In a ruling filed on January 23, 2015, the Arizona Supreme Court reversed a judgment of the Superior Court and overruled the Arizona Court of Appeals' decision in M & I Marshall & Ilsley Bank v. Mueller, 228 Ariz. 478, 268 P.3d 1135 (Ct. App. 2011), which had applied the anti-deficiency protections of Arizona Revised Statute Section 33-814(G) where a borrower intended to eventually occupy a partially constructed home on the property.
Arizona Revised Statute Section 33-103 addresses the placement of landmarks or monuments established pursuant to the provisions of Sections 33-101 - 33-106, which is the Article of the Arizona Revised Statutes governing landmarks and surveys in Arizona.
In Arizona, one of the remedies available to a party who has been the victim of a contract breach is specific performance. Specific performance, as opposed to the alternative remedy of monetary damages, refers to the situation where a court orders the breaching party to honor his or her obligations under a contract - in other words, to perform as agreed.
The FMLA allows many, but not all, Arizona employees to take up to 12 weeks off, unpaid, for certain qualifying family and medical reasons. Pursuant to the FMLA, employees may take available leave for qualifying reasons without being subject to repercussions, including the loss of pay or termination of their employment.
Consideration, nevertheless, remains a contractual requirement, and although adequacy may not be examined, consideration must meet other pertinent requirements. One of these is that the consideration given, whether it be money, services, or some other measure of value, must be given in exchange for the transaction in question. In other words, past consideration is not sufficient.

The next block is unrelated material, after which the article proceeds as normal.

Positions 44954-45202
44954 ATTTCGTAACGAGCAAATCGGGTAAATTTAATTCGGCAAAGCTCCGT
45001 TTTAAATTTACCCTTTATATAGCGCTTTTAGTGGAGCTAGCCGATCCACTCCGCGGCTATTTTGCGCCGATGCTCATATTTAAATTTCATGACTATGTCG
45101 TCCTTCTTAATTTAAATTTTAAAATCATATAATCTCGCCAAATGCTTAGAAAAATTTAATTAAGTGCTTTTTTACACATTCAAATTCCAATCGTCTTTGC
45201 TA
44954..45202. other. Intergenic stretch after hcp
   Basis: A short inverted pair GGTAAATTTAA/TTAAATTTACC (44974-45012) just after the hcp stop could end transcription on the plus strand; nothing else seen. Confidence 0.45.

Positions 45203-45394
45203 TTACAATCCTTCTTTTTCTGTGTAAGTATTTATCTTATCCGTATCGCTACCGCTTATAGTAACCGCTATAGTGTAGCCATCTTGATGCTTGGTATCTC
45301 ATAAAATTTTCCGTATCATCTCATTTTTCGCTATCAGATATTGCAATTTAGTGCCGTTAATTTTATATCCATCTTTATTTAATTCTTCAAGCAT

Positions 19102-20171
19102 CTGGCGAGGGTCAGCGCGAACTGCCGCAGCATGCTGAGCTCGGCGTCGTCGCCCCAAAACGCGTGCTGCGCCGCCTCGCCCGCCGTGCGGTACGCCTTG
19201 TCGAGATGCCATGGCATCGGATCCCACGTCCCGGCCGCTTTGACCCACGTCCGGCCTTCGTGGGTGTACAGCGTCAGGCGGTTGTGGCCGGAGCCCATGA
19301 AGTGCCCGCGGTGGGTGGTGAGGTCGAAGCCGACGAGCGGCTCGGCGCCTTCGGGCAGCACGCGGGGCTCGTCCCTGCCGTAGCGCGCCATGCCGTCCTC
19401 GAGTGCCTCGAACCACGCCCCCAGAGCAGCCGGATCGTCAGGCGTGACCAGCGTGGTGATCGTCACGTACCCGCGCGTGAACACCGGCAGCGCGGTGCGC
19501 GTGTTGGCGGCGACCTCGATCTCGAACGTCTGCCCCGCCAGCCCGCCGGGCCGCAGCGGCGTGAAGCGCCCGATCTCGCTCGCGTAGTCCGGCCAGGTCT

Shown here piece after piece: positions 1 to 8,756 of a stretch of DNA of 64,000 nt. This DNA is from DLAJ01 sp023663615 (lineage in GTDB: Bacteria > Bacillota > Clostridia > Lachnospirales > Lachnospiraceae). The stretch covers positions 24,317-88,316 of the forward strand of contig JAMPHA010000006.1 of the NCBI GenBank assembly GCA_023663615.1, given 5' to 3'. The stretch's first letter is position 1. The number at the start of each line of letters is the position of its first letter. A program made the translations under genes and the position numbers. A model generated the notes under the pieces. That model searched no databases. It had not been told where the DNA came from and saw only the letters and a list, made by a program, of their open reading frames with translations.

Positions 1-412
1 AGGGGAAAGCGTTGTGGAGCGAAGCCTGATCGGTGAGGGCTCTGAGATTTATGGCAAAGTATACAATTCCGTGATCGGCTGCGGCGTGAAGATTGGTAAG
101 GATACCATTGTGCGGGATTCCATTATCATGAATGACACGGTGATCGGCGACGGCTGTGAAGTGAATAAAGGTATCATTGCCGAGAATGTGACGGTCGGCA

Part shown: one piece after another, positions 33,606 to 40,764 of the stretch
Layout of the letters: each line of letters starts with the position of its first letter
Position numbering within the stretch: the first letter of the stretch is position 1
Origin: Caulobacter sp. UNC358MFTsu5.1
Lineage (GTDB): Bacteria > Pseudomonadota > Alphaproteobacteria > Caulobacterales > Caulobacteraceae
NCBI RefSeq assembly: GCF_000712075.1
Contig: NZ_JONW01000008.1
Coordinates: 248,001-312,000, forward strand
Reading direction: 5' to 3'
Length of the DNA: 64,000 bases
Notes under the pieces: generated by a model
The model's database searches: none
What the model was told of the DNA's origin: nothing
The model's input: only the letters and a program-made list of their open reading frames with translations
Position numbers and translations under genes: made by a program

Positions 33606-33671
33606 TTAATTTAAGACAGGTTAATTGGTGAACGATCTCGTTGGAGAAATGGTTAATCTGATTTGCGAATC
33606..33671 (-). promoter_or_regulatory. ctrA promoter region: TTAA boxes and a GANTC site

A.R.S. § 33-2301 is part of Title 33, Chapter 21 of the Arizona Revised Statutes (A.R.S. § 33-2301-2302), which address a tenant’s right to request a commercial landlord to provide information on companies that provide telecommunications services to the building in question.
The Protecting Tenants at Foreclosure Act of 2009, part of the Helping Families Save Their Homes Act of 2009, was signed into law by President Obama on May 20, 2009. The Act contains several provisions designed to help tenants who are lawfully occupying a property that is foreclosed on due to the landlord's failure to pay the mortgage. The Act applies in foreclosure proceedings involving any federally-related mortgage loan on a residential property, which includes most residential properties in Arizona.
In some cases a lender or their successor may maintain a legal action to recover a balance left owing after the sale or foreclosure of real estate pursuant to a trust deed, which is addressed in A.R.S. § 33-807. Section 33-814 addresses the ninety-day time limitation for bringing such actions, the procedure for establishing the fair market value to determine the amount of a deficiency judgment, and the obligations of guarantors.
Over the years in meeting with thousands of clients and prospective clients I have learned that many people fail to understand the two distinct yet equally important parts of almost every lawsuit. From the moment a lawsuit is filed, your lawyer will begin preparing the case for trial, which involves gathering information to prove liability and damages.
A.R.S. § 12-3102 is part of Title 12, Chapter 22 of the the Arizona Revised Statutes, and this particular section defines in what situations the Chapter will apply - in particular confirming its application is limited to live persons, as opposed to entities like corporations.